I don't think anyone at the corporate office ever believed I'd ever want to leave Camelview, but I eventually did in 2008. As much as I loved it, I decided I wanted to try to work my way up in the company, which eventually brought me all the way out to California. The last time I got to visit the theatre was almost exactly two years ago when I was invited out to the company holiday party to celebrate my 10 years of service (when you subtract a couple of breaks). I was delighted to show my coworkers and my wife all the cool secrets I knew about the place, including some even the manager on duty had no idea about.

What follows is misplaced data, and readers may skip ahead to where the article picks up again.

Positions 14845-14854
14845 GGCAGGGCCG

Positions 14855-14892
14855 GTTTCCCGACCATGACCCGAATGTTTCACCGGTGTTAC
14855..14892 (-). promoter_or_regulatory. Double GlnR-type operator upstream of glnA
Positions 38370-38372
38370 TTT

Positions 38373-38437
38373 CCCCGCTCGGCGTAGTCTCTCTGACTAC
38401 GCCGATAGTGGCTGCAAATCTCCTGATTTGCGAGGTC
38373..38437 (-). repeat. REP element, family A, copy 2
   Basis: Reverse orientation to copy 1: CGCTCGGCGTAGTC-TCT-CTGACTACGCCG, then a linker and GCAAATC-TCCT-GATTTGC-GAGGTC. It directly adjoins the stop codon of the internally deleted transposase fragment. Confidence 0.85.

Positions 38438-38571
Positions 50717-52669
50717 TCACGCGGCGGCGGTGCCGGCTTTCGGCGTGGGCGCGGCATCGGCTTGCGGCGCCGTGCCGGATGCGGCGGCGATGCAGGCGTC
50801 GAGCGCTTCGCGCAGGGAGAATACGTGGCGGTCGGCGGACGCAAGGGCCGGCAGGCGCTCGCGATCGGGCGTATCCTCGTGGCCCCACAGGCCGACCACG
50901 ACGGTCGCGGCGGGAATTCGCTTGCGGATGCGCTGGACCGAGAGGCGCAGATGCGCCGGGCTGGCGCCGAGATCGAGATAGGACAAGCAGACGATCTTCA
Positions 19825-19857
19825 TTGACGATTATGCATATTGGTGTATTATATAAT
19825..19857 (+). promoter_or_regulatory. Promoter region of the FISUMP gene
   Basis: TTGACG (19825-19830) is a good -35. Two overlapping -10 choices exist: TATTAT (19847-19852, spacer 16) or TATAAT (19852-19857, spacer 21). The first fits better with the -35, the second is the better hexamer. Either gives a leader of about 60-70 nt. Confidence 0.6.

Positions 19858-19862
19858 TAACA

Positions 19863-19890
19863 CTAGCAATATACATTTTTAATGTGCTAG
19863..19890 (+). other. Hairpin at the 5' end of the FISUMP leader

Next month I'll be turning 30 and so, naturally, I've been thinking a lot about my teenage years and the events that made me who I am today. I can honestly say that a lot of my path can be attributed to Harkins Camelview 5. Not only was it my occupation for many years, but it was also an education. In addition to helping define my taste in film and humor, the films I saw at Camelview inspired me to think creatively and tell stories in a way I didn't know they could be told. I love the theatre more than I think many people can probably realize or understand and it breaks my heart that I can't be there to say "goodbye."
R.I.P. Camelview (AKA 'Cinema 7')
Thanks for everything.